We have bad publishing by way of the mainstream publishers. Our response shouldn’t be just to point that out. We have a golden opportunity here! We should be trying to rise above that standard, not meeting it. Wouldn’t it be nice if people thought, “Wow, an indie author! I love reading indie authors because they consistently publish works that are better by far than what I get from the mainstream publishers!” But this isn’t the case. In my opinion, you have tons of bad stuff out there – it far exceeds the occasional gem. And that’s unfortunate because:
- Those authors make it harder for the really good indie works to get noticed (a glut in the marketplace means that many more books for readers to search through to find the good ones)
- It’s burns readers out – in my opinion, too many readers feel “burned” by a bad indie book and losing indie readers doesn’t need to happen at all (if you don’t believe me, research book reviewers and see how many of them won’t review self-published books)
- Those authors only hurt their marketing/selling chances for future books
This is the BIGGEST point that I’m hoping to help some of you (who care to listen) to avoid. I wrote on a previous post about an author who published something, got numerous reviews about how he needs to work on his writing, and in his author bio section he asked his readers to stick with him and that he was going to get the book edited and people could read it again. It’s too late! You’ve lost your readers. I know, some of you are going to point out that some readers will check back. Maybe, but the vast majority won’t. And you, the author, have lost market share. Maybe that doesn’t matter to you. But if you do want sales, and you dream of quitting your day job, you can’t afford to alienate your readers. That’s why I’m encouraging you to know that your book is great before you publish it.
How to Master Your Craft
As I pointed out above, it’s said that you need 10,000 hours to master something (Stephen King and JA Konrath talk about this, as do many other respected authors). How many of you have mastered writing before you publish? How many of you publish your first book? I have news for you – if you publish the first book you wrote, statistics would say it’s probably not very good. I’m speaking from my own experience here, as well as from hearing from multiple published authors that I’ve visited with at conferences. My first two books are written well, meaning I have a grasp of the English language and I don’t have tons of grammatical errors, but the stories don’t really work. They don’t engage the reader. They run off on rabbit trails that don’t advance the story. They use passive voice. They switch viewpoints when they shouldn’t. And so on, and so on.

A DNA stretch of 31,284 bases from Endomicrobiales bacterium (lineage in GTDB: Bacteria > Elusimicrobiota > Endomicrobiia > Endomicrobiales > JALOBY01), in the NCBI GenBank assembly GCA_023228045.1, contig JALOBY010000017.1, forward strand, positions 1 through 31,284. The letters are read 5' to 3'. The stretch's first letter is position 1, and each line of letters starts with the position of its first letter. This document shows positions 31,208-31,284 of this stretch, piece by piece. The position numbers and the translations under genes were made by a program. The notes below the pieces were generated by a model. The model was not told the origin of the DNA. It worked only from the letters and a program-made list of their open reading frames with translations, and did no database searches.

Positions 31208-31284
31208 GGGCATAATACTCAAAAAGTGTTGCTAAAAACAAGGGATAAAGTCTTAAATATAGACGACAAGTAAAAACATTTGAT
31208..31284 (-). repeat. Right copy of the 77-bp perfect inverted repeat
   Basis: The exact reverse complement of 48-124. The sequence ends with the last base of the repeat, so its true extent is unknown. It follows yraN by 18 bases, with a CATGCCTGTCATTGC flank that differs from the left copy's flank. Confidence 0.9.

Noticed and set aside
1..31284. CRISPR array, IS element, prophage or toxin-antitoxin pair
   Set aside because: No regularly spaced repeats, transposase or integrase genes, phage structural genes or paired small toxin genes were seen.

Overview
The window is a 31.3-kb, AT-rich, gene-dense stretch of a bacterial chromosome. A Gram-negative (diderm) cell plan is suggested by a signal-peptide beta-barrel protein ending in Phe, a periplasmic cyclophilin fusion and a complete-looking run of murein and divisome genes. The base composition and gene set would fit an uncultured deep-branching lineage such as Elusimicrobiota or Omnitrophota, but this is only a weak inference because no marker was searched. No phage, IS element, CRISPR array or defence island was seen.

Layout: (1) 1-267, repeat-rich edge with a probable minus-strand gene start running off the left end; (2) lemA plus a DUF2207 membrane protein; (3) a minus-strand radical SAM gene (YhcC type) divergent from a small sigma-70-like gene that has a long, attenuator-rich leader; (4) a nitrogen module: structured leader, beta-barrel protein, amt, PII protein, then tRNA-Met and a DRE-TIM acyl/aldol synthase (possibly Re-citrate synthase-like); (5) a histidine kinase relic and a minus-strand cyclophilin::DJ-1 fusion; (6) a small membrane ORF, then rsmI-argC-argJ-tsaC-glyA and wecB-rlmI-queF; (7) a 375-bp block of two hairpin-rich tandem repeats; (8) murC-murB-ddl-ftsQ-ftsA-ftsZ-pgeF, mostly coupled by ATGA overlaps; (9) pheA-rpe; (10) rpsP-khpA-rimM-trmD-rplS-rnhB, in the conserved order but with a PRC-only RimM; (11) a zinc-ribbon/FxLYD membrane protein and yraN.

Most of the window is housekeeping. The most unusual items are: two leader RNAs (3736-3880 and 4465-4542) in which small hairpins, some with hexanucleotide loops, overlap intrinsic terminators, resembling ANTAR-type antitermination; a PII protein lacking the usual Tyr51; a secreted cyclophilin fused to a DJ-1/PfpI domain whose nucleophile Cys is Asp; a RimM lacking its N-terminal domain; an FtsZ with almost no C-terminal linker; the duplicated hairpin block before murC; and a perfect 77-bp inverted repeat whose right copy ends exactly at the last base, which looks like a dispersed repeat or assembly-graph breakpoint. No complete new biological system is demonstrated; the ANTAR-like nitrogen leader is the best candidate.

Have you mastered your craft? Do you even know? Are you scared of rejection? Is your ego in the way of hearing positive criticism? These are things to ask yourself.
What Makes Good Writing?
A reader of my other post asked for some feedback. I gave it to this person, and he has agreed to let me share a few paragraphs of his writing. I’ll be posting this soon and I hope you’ll join in the conversation, both to help this other author and myself – let’s face it, there are always learning opportunities.
Before You Bash Me
Yes, I agree that there are wonderful indie authors out there. I would include myself on that list (based solely on reviews and sales). Yes, if there was only mainstream publishing, readers would miss out on many great reads. Yes, the ebook revolution is giving us indies a chance to get our works out there. Those are not and never should be arguments for publishing a bad novel.
We have a golden opportunity to rise above the bad books out there. Let’s make the BEST of it!
REMINDER – contest for a FREE KINDLE (and I decided to throw in some free books)! Visit www.reneepawlish.com for all the details.